•    Which of your works are you most proud of?

    ABRAHAM LINCOLN

•    How long did you study Abraham Lincoln for your book?
•    What made Lincoln a great leader?
•    What do you think was Lincoln’s greatest flaw?
•    In your opinion, what was the single most difficult decision made during Lincoln’s presidency?
•    Was Lincoln a Christian man?
•    What was the hardest decision Lincoln had to make as president?
•    When Lincoln was president, did he have people to discuss his decisions with, and did they agree or disagree?
•    Was Lincoln personally interested in freeing slaves?  Or was it just a political move?
•    How did Lincoln feel about his widespread fame?  How did he handle it and stay humble?
•    Why in most photos does Lincoln wear a top hat?
•    Did Lincoln struggle with the paparazzi?
•    Elaborate on the dream Lincoln had just before he died.
•    How do you think our nation would be different without Lincoln and his faith in God?
•    The Gettysburg Address is one of the most famous speeches in history.  Yet he went after another man.  Could you tell us about him?
•    What was the single event in Lincoln’s life that set the stage for what he became?
•    Did Lincoln want to be president as a child?

    * * * * *

As you can see, their questions were not only insightful, they reveal that their Calvary Christian Academy history teachers really teach their students history!  Many college students today wouldn’t have been able to field questions as deep as many of these.  Nor be as knowledgeable about history.

Not only that, but they were most attentive, alert, interested in the subject, and respectful.  Afterwards, a number came up front to ask for my autograph—one wanted it on her wrist. 🙂

    THE FAITH OF LINCOLN

In the evening, I spoke to 400 – 500 fathers and sons about Lincoln’s faith in God–while young; when as an adult he put God on hold for many years, and then when his second son, Eddie, died, how he recognized his great need for God; and finally how, during the Civil War, only his moment by moment reliance on God made it possible for him to face the horrific casualties (620,000 – 750,000), more than all the rest of our wars put together).  I also discussed the need for parents to return to the daily story hour so that they can minister to their children’s spiritual  needs from day to day.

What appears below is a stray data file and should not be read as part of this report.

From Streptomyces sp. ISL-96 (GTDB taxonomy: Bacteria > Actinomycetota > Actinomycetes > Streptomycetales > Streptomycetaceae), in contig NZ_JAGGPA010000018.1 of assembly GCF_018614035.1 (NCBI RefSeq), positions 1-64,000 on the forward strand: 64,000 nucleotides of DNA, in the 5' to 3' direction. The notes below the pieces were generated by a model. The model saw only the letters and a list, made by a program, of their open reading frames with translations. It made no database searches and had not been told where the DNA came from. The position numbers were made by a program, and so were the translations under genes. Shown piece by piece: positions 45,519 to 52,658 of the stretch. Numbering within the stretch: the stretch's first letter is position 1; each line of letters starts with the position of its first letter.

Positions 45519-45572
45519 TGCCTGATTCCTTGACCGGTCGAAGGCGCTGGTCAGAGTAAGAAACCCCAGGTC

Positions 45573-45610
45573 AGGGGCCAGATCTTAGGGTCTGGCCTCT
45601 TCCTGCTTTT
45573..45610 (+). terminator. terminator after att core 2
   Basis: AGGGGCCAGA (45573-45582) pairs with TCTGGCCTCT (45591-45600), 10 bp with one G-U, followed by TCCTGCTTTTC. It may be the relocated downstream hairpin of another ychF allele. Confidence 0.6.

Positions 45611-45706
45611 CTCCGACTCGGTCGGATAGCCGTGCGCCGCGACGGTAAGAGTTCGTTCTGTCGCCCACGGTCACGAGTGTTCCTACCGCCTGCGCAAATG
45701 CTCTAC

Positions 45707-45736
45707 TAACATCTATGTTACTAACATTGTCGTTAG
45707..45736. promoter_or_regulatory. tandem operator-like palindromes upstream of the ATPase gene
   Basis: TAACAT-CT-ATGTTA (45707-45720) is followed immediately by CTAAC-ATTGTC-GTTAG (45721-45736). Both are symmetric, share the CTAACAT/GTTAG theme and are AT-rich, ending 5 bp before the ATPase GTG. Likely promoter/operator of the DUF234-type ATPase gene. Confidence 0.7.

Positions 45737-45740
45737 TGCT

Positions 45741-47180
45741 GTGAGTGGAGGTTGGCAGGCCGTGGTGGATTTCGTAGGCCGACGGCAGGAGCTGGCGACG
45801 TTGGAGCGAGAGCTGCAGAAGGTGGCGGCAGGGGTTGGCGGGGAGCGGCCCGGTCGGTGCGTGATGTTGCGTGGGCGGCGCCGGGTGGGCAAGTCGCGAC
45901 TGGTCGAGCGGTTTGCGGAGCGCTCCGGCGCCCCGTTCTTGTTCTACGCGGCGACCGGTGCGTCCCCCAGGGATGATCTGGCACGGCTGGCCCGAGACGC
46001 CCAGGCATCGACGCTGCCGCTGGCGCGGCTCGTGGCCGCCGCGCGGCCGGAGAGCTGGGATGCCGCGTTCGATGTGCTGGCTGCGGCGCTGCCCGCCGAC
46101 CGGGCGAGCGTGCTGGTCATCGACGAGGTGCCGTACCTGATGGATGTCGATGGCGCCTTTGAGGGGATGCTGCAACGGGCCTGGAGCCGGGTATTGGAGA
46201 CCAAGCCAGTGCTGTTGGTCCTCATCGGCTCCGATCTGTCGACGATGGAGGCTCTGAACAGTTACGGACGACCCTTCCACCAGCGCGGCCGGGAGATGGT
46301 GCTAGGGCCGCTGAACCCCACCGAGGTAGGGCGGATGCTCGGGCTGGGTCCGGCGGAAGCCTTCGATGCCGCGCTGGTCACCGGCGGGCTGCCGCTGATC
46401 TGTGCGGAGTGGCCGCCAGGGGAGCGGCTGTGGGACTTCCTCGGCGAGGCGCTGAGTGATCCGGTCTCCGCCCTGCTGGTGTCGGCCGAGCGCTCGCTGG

Afterwards, for several hours, I signed their Lincoln books (both the biography and the new story anthology).

Then I was ferried back to the motel.  Next day was Gettysburg.  Will fill you in on that next week—what it was like during the government shutdown!

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4 CommentsLeave a comment

  1. Thanks for this interesting post!!
    It must have been a very heart-warming experience for you.

  2. Your post appeared in a google search, and an interesting one it is! If you don’t mind some self promotion, I just wrote a book about the Gettysburg Address that might interest you (Writing the Gettysburg Address, UP Kansas, 2013), which “addresses” many of the issues you raise here and will likely discuss in future posts on your visit (including the “under God” issue). Best Wishes, Martin Johnson

    • Good to hear from you. I agree with you that the Gettysburg Address is an almost inexhaustible subject: always evolving. Yes, do let me know the title and publisher of your new book. Blessings!

  3. A very interesting experience. It is good to hear that there are still respectful students who are interested in learning new things.